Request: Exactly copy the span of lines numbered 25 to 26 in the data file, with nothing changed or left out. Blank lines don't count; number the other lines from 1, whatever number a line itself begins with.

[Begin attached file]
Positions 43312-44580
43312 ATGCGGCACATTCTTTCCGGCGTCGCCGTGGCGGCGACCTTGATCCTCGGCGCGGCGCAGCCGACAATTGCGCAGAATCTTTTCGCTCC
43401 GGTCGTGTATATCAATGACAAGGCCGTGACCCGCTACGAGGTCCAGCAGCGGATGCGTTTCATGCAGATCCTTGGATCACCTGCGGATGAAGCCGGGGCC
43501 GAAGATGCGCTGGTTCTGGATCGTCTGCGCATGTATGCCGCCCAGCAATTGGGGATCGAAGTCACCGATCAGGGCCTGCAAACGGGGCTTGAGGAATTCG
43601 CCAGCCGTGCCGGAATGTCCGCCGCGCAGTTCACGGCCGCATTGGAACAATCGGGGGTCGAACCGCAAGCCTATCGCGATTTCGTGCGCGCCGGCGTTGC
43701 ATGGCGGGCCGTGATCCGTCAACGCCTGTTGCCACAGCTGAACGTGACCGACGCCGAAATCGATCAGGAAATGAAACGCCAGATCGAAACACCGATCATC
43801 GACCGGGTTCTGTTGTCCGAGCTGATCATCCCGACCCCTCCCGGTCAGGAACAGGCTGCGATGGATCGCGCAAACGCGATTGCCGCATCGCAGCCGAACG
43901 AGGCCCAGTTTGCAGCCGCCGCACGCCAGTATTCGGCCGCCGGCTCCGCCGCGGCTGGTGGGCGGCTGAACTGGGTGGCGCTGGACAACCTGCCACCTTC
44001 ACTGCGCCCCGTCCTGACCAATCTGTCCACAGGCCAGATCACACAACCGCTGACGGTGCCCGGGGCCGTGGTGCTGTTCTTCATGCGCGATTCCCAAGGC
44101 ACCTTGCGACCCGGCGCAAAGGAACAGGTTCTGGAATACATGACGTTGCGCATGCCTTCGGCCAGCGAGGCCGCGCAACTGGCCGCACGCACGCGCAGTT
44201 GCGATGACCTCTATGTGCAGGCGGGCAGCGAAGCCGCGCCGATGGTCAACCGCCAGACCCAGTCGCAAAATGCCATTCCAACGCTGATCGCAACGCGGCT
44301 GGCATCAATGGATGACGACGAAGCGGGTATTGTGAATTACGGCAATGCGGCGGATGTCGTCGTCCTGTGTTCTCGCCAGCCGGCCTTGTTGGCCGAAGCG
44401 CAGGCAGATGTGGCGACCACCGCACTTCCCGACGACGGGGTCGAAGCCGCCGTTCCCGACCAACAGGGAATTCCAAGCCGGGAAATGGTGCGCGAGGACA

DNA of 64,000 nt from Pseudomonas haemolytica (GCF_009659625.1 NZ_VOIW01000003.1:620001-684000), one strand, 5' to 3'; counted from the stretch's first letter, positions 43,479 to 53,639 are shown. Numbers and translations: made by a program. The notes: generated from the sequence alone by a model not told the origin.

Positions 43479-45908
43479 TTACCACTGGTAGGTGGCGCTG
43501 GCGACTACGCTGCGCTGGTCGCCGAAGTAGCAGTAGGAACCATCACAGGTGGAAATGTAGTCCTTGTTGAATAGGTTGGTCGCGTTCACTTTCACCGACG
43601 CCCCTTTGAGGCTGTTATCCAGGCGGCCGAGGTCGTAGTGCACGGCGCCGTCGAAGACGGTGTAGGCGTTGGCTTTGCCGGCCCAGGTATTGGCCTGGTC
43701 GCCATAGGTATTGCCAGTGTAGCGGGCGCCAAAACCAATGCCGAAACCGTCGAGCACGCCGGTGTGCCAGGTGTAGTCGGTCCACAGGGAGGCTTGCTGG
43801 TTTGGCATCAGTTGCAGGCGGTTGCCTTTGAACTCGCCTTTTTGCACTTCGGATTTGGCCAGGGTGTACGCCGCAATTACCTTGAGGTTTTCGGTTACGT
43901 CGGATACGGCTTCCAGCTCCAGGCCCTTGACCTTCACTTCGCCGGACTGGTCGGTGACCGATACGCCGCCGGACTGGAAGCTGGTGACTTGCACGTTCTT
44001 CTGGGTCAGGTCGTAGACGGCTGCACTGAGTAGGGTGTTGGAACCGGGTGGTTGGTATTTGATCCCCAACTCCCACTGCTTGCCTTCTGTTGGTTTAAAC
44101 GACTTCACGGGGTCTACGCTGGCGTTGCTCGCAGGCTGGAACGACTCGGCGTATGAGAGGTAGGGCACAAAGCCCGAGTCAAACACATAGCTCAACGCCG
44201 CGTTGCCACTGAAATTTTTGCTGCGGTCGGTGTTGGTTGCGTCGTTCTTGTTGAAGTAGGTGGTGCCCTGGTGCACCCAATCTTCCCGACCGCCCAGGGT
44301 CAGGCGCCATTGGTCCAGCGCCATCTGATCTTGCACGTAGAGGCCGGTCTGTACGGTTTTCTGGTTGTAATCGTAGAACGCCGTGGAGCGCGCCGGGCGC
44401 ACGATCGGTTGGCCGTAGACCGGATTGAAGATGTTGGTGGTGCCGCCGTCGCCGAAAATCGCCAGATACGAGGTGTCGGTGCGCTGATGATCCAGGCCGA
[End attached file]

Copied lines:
44301 CAGGCGCCATTGGTCCAGCGCCATCTGATCTTGCACGTAGAGGCCGGTCTGTACGGTTTTCTGGTTGTAATCGTAGAACGCCGTGGAGCGCGCCGGGCGC
44401 ACGATCGGTTGGCCGTAGACCGGATTGAAGATGTTGGTGGTGCCGCCGTCGCCGAAAATCGCCAGATACGAGGTGTCGGTGCGCTGATGATCCAGGCCGA